By Peter Hochstein
In November, an old friend invited me to hunt for wild boar and mouflon ram in northeast Hungary. The hunting territory was located in the heart of the mountains of Mátra and Bükk. Both mountains had a huge population of red deer, wild boar and mouflon. The first evening, we were sitting on a high seat at a “Kirrung” which is the feeding place (I don’t know the exact English word). With the last light, some pigs came in, and I managed to take a shot at a young Überlaeufer with my 300 Win. Mag. rifle. Surprisingly, it ran about 50 meters after the shot, even though the bullet went straight through the heart of the pig.
Figure 1 “Photo” Peter Hochstein and his Hungarian Boar.
The next morning we waited till the sun came up, because the chance of meeting mouflon was much better, early in the morning. My friend sent me on a stalking route, that’s approximately 1.5 kilometers long and leads through beautiful landscape along the hillside. The sun was shining, the weather was sweet, but there was no game in sight after half an hour of stalking. Suddenly I heard some grunting behind me! I grabbed my rifle, but realized that it was just a little piglet. It ran like crazy past me. When I reached the end of the stalking route; I turned around and headed back to the meeting point.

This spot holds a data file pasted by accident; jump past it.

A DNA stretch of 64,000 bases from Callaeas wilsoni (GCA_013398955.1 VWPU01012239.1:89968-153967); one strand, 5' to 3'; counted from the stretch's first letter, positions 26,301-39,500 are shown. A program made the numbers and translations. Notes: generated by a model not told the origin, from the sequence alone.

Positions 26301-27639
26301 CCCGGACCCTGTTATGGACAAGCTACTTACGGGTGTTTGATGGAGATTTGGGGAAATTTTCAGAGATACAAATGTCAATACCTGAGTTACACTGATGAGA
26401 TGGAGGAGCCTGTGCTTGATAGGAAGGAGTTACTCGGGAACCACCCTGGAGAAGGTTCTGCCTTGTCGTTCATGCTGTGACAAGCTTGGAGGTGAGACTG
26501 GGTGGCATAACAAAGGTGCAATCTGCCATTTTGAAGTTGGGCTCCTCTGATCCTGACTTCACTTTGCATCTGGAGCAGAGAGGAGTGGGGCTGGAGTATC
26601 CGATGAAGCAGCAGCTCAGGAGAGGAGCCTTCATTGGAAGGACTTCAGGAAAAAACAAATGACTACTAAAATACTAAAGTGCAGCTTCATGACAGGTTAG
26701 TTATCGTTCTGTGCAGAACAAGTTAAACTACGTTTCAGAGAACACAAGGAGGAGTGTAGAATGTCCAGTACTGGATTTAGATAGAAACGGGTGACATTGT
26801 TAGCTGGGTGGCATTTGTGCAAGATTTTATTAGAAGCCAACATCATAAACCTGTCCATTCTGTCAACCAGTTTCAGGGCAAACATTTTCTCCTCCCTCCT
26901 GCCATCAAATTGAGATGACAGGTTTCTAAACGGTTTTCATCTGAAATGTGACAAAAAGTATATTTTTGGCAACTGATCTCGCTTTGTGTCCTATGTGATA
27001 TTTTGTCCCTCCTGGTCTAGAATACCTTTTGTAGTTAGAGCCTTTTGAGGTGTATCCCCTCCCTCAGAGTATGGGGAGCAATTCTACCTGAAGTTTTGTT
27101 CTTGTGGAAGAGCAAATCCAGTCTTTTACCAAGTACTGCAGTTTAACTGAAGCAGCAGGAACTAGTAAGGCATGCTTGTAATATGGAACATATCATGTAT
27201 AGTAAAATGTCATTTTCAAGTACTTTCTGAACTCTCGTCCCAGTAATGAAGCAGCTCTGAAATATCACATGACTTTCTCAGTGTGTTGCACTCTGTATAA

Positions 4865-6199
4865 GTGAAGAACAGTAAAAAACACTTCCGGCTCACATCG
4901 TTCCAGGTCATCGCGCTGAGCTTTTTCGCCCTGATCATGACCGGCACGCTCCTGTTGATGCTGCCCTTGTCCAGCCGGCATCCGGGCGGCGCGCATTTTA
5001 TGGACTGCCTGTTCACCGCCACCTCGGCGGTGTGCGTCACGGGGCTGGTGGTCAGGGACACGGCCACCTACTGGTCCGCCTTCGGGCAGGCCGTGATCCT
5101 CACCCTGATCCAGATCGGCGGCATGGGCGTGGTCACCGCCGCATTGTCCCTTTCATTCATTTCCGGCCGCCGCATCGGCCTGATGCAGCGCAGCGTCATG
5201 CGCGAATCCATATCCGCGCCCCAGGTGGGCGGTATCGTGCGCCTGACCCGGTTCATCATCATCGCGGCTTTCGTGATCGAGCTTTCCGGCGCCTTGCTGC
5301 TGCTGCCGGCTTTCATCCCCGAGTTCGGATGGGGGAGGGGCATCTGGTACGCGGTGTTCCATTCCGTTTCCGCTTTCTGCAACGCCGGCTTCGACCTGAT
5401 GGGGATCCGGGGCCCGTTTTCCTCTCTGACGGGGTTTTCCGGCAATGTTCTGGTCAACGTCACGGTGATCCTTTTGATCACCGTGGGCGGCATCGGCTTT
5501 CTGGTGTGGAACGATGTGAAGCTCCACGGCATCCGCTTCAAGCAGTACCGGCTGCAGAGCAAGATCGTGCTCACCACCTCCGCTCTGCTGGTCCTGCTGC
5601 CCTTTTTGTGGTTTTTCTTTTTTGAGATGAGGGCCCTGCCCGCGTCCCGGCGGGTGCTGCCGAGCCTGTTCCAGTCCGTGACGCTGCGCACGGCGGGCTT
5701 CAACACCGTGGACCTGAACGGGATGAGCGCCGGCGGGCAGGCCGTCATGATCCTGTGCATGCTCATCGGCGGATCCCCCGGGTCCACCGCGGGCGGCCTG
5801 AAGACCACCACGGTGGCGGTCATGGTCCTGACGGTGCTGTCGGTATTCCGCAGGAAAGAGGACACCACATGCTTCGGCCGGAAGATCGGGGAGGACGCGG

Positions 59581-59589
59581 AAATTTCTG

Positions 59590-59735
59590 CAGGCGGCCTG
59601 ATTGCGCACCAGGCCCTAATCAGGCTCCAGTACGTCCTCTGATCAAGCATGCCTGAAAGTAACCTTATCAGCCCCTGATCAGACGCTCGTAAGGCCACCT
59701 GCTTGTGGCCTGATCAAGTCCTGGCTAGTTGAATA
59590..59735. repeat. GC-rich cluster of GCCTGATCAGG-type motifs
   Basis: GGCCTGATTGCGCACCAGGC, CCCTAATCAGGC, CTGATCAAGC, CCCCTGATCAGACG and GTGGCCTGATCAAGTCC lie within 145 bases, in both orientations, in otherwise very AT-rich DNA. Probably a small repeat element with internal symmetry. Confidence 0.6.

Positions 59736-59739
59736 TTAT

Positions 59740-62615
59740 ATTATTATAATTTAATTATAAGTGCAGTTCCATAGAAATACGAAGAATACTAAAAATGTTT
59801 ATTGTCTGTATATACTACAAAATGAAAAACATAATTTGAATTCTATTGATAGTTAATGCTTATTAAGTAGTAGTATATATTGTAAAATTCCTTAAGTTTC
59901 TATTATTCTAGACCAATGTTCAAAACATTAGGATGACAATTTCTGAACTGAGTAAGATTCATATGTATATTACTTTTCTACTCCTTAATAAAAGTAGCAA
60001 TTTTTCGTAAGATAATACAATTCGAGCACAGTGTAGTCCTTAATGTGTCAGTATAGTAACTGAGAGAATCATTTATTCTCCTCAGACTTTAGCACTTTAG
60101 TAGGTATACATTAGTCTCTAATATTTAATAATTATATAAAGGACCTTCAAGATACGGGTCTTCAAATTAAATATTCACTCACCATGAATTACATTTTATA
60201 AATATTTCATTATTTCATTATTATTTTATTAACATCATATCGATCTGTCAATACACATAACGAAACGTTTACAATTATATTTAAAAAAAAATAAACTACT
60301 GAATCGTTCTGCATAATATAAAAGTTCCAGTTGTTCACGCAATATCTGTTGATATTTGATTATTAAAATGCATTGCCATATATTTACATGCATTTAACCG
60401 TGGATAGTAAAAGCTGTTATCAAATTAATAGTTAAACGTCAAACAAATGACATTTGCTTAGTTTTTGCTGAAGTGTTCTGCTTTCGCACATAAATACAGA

I was just enjoying the landscape, when I spotted something moving underneath me. I took out my binos, and my heart began to beat faster as I saw a nice mouflon ram moving in line with me on the hillside. It was moving slowly, so I had enough time to judge the size of the horns. First, I thought it was not big enough. Then, I got my camera out and took some photos of the ram as it passed by. I took out my binos again to get a closer look, and decided to shoot. I dropped the camera, took out the rifle, aimed and shot.
The ram went down, but I had a bad feeling that the shot was high. Unfortunately I was right; the ram rolled down the hill about 30 meters, and got stuck near a tree. I was ready to shoot again, but suddenly the ram got up and ran away! I was shocked. I tried to take another shot, but the ram was already out of sight. I slowly climbed down to the place where the ram first laid down and saw the tracks. Slowly I followed the blood trail, and after 40 meters I spotted the ram lying about 30 meters away. He noticed me and stood up, but this time I was prepared and could take the shot. I saw that the shot was ok, but the ram was still running downhill! I followed the blood trail again. At the bottom of the hill, I found the ram lying dead. It was an exciting hunt. The real work started as we pulled the ram up the hill. We had to drag it back to the road where I took the first shot!
Figure 2 “Photo” Peter and his trophy Mouflon ram, taken in November 2012.
Hunting with my old friend in Hungary was a fantastic experience. I had the opportunity to see nature at its finest and harvest two great animals. If you ever get the chance to hunt Hungary I hope you do, it’s a real challenge.